Friday, July 27, 2012

Bulk Book Reviews: Middle grade novels that will take you places

Loftin, Nikki. The Sinister Sweetness of Splendid Academy. Razorbill. Aug. 2012. p. 304.
     Lorelei's life hasn't been so great lately; her mother died a year ago, her father has just gotten remarried to a superficial and deceptive woman, her brother is being mean to her, and her school has burned down. Luckily there's a new school in the area, and the kind principal of Splendid Academy seems like a fairy godmother after all Lorelei has been going through. Lorelei and her friends are completely in love with this new school, with its amazing playground, lax classroom rules, and divine food--breakfast, lunch, snacks galore... But everything might not be as wonderful as it seems. When Lorelei and her new friend Andrew team up to find out the truth about Splendid Academy, they end up having to use their wits and their wiles to overcome the witchy magic that threatens all of the unsuspecting students. This adventure tale has a steady pace and intriguing plot, but it goes deeper than the average fairy tale-esque adventure. The story also explores a child's guilt after a loved one's death, bullying, and obesity in a fashion that does not feel heavy-handed.

Dashner, James. The Infinity Ring: A Mutiny in Time. Scholastic. Aug. 2012. p. 192.
     Dak and Sera, two genius pre-teens, live in an alternate present in which a nefarious group called the SQ is in control of everything across the globe. History, Dak's favorite topic, is noticeably different from what readers know; for example, Christopher Columbus was thrown overboard during a mutiny on his momentous voyage, and the mutineers were credited with the discovery of the Americas. It turns out that Dak's parents have been working on a time travel device called an Infinity Ring, and a secret group called the Hystorians have an large interest in the device. Each major break from the historical timeline as readers know it, it seems, has done damage to the fabric of time, resulting in horrible natural disasters as Earth barrels toward destruction. After Dak and Sera find themselves in the secret headquarters of the Hystorians, they learn just how important the Infinity Ring is to righting the wrongs in history--and the fate of the world falls to their hands. This first title in a new, multi-author series has a definite 39 Clues-style look and feel, and the well-plotted adventures of the dynamic leading pair have a captivating amount of humor and intrigue. Sure to be a hit with fans of The 39 Clues series.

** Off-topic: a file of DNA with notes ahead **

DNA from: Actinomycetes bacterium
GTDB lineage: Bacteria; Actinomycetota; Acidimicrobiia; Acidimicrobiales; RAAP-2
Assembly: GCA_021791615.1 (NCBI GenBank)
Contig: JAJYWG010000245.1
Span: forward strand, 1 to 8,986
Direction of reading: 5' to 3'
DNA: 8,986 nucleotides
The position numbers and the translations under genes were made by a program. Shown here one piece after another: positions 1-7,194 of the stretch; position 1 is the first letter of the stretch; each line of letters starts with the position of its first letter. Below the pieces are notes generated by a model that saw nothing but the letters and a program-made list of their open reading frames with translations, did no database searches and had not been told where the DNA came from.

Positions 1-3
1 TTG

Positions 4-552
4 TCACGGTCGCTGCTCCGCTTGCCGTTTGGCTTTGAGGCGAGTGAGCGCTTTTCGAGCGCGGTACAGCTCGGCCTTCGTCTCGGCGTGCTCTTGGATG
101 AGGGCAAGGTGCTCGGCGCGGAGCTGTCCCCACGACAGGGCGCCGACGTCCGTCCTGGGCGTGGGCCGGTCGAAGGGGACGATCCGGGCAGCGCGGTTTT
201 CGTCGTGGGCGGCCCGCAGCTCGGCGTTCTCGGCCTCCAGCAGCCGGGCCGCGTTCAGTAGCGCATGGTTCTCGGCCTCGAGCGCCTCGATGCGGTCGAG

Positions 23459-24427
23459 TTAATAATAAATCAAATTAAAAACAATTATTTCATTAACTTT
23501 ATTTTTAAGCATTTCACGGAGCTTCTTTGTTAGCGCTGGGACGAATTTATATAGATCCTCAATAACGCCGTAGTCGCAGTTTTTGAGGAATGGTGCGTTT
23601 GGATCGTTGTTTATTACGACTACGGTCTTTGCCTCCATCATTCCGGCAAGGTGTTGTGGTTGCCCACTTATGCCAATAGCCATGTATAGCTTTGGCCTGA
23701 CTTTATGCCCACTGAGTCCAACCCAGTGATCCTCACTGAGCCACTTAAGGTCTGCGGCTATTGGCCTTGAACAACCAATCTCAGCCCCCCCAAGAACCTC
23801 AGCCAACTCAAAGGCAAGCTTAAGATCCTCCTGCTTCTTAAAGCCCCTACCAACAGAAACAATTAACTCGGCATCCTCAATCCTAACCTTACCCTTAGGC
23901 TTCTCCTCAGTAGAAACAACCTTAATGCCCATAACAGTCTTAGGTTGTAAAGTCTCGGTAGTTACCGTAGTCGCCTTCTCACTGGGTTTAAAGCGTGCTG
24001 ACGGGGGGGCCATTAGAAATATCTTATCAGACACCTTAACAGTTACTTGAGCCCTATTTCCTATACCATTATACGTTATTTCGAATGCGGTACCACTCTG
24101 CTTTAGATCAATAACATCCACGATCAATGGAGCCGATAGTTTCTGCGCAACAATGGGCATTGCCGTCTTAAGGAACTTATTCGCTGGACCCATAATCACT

Bachmann, Stefan. The Peculiar. Greenwillow Books. Sept. 2012. p. 384.
     Bartholomew is a changling in an England totally unfriendly to those with human and fairy blood. He and his sister need to stay hidden for their safety--especially now that changlings have been turning up murdered in the Thames. When an MP stumbles upon the horrendous plot behind the murders, he goes to great lengths to try to thwart the malicious intentions of a fellow parliamentarian. The stakes become even higher for everyone once Bartholomew's sister is kidnapped and the clock begins to tick ever nearer to a cataclysmic event. This narrative-heavy debut looks to be the first in a series, and its combination of steampunk, fantasy, and science fiction elements will appeal to readers in a variety of genres.

Avi. Sophia's War: A Tale of the Revolution. Beach Lane Books. Sept. 2012. p. 320.
     It is 1776, and Sophia and her family are in New York City, hiding their American Patriot sympathies from the British who are occupying Manhattan. When a British officer comes to board in Sophia's house, the family must even conceal the existence of Sophia's brother William, who is off fighting under George Washington. Sophia has always considered herself as strong a Patriot as her brother, but living with this British officer--with fine manners and flattering words--has left her feeling conflicted about her sympathies. Conflicted, that is, until something horrible happens to Sophia's family and solidifies her feelings toward the British forces. The second half of the book flashes forward to 1780, when Sophia decides to do something to support her Patriot beliefs and agrees to work in a British officer's household as a spy. Sophia uncovers a massive military secret--but it comes from the pen of the officer who once lived in her family's house. Suddenly all the events in Sophia's life are matters of life and death--and her life is not the only one at stake. This engaging historical novel excels with Sophia's strong voice, and her struggle reconciling her political beliefs with her personal feelings comes across as nothing but genuine. Rich with historical detail, this novel will be a great read for fans of Dear America and like series, and its superb writing gives it something more than most books in the genre.

All four novels were reviewed in their galley formats. The final published books may differ from the review copies.

1 comment:

  1. Hi Amy, I really like your list of books. I just published a middle grade book on Kindle. It is about these 13 year old girls and one boy who start a fashion magazine called dress code. It is a fictional novel based on my experiences working in the fashion industry at Vogue magazine. Would you be interested in reviewing it? It is the first in the series of five books and my goal is to excite girls that age to read. . . Check it out if you have a second: The Fashion Diaries: Dress Code, by Libby Andrew


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